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The wires in the left foreground are from the foot switches, and the cable dropping from the deck in the right foreground is from the wired remote connector. The remote wiring has 3 wires that connect to the nearby foot switches rather than travel another 3 feet to the electrical box. Disregard the man behind the cables.

I have other pics in case you had questions, but these are the most relevant.

Greg.
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Old 01-19-2020, 06:38 PM   #12
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The only criticism I would voice is that the breaker must be quickly accessible for when the solenoid points inevitably fuse and the windlass runs away. Its a scramble or a lot of shouting to open the breaker when the “in” side runs away and the anchor has a bead on your bow and the anchor chocks. Panic!

I forgot to mention that the power cables must be large - use the Blue Sea wire tables and remember that the distance is from the battery to the windlass and back again. Use one size larger than what they recommend, it will help the life of the motor.
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Old 01-19-2020, 07:45 PM   #13
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Great information and much appreciated, I considered the dual defender solenoids but I am going with separate solenoids for up and down. I have several reasons for this, probably more of a personal choice. I will purchase three solenoids, one for up, one for down and one for a spare. Down the road I will have a wireless remote, for the present, I will also install a plug for a wired remote. All the pictures are a big help.
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Old 01-20-2020, 08:02 AM   #14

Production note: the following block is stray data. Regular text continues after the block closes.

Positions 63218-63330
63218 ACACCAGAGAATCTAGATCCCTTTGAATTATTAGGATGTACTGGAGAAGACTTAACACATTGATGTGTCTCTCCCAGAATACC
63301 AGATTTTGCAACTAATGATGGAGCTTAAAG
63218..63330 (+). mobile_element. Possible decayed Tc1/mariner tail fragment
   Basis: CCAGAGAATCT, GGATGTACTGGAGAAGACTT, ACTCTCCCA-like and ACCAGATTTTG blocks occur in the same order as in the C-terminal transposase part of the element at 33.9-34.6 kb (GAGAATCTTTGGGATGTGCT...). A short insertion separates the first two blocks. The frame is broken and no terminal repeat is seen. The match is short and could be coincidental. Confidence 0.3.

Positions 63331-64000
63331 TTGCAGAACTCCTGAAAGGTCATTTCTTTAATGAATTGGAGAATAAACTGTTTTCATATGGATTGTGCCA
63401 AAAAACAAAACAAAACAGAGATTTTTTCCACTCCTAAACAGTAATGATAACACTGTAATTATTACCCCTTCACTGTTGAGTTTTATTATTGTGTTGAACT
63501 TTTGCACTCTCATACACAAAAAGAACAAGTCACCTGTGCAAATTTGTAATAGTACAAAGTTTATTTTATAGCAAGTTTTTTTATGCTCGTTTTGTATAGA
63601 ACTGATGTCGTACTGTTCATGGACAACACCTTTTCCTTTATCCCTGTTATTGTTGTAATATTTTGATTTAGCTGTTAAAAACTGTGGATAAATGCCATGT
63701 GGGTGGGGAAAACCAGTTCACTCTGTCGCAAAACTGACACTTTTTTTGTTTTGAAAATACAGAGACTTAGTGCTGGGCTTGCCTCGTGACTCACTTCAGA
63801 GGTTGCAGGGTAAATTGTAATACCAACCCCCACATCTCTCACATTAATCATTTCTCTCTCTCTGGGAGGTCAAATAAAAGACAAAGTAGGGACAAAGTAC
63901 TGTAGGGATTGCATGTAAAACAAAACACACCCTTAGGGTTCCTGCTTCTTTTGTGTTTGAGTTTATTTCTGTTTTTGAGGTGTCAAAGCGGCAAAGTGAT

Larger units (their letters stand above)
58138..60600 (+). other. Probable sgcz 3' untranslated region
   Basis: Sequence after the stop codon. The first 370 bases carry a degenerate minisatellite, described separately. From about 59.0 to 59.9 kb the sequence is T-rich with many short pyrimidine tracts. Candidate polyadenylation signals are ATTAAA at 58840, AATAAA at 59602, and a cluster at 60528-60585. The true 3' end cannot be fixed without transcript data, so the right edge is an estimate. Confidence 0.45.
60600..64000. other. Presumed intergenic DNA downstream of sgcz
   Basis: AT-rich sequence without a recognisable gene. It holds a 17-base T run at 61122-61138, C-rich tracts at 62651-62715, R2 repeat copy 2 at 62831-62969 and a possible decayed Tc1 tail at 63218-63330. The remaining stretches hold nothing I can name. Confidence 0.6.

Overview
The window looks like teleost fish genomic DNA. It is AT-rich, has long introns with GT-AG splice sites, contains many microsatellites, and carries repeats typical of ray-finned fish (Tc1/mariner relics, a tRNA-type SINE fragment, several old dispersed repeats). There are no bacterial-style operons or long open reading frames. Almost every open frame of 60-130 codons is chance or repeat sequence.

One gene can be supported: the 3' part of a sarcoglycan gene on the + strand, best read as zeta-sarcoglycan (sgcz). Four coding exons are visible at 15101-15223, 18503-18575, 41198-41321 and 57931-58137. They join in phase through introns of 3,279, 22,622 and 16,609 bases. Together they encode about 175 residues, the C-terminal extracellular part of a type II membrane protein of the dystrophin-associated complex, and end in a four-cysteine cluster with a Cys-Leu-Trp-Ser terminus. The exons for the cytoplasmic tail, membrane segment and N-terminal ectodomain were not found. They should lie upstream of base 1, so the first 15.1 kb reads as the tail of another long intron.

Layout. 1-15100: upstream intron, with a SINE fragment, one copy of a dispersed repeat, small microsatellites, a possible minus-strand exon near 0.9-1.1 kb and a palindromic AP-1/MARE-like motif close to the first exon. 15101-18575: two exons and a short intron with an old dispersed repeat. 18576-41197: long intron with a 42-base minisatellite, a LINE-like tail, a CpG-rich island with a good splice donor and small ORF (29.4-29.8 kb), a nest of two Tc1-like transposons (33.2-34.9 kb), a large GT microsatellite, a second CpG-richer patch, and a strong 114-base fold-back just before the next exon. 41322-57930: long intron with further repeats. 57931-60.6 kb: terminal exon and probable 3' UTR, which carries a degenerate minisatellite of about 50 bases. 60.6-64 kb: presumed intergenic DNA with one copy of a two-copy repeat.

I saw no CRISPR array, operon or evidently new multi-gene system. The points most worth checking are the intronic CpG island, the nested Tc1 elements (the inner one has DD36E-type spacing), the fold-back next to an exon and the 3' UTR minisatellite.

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"My solenoids are from NAPA, cheap.
25 years so far."




The auto stores are easy to get to , but their solenoids do not have silvered contacts . The marine units do, so more amps get to the motor.



At $13.00 there a bargain!







My solenoids are from NAPA, cheap.
25 years so far.


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Old 01-20-2020, 03:29 PM   #15
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Quote:
Originally Posted by FF View Post
"My solenoids are from NAPA, cheap.
25 years so far."




The auto stores are easy to get to , but their solenoids do not have silvered contacts . The marine units do, so more amps get to the motor.



At $13.00 there a bargain!







My solenoids are from NAPA, cheap.
25 years so far.


NEW 12V 150A CONTINUOUS DUTY SOLENOID RELAY FOR GOLF CARTS 300A IN RUSH 1114208



by GOLF CARTS UNIVERSE

3.5 out of 5 stars 105 ratings

| 21 answered questions


Price: $13.19 FREE Shipping on orders over $25.00 shipped by Amazon or get Fast, Free Shipping with Amazon Prime & FREE Returns
You and I are on the same page, I am going to use some nickel plated golf cart solenoids, about 20 bucks each, we love tooling around in a golf cart, have some experience upgrading and doing maintenance on Yamaha and EZ Go carts, quality of the parts for Golf Carts I have purchased off Amazon have been reliable and of good quality.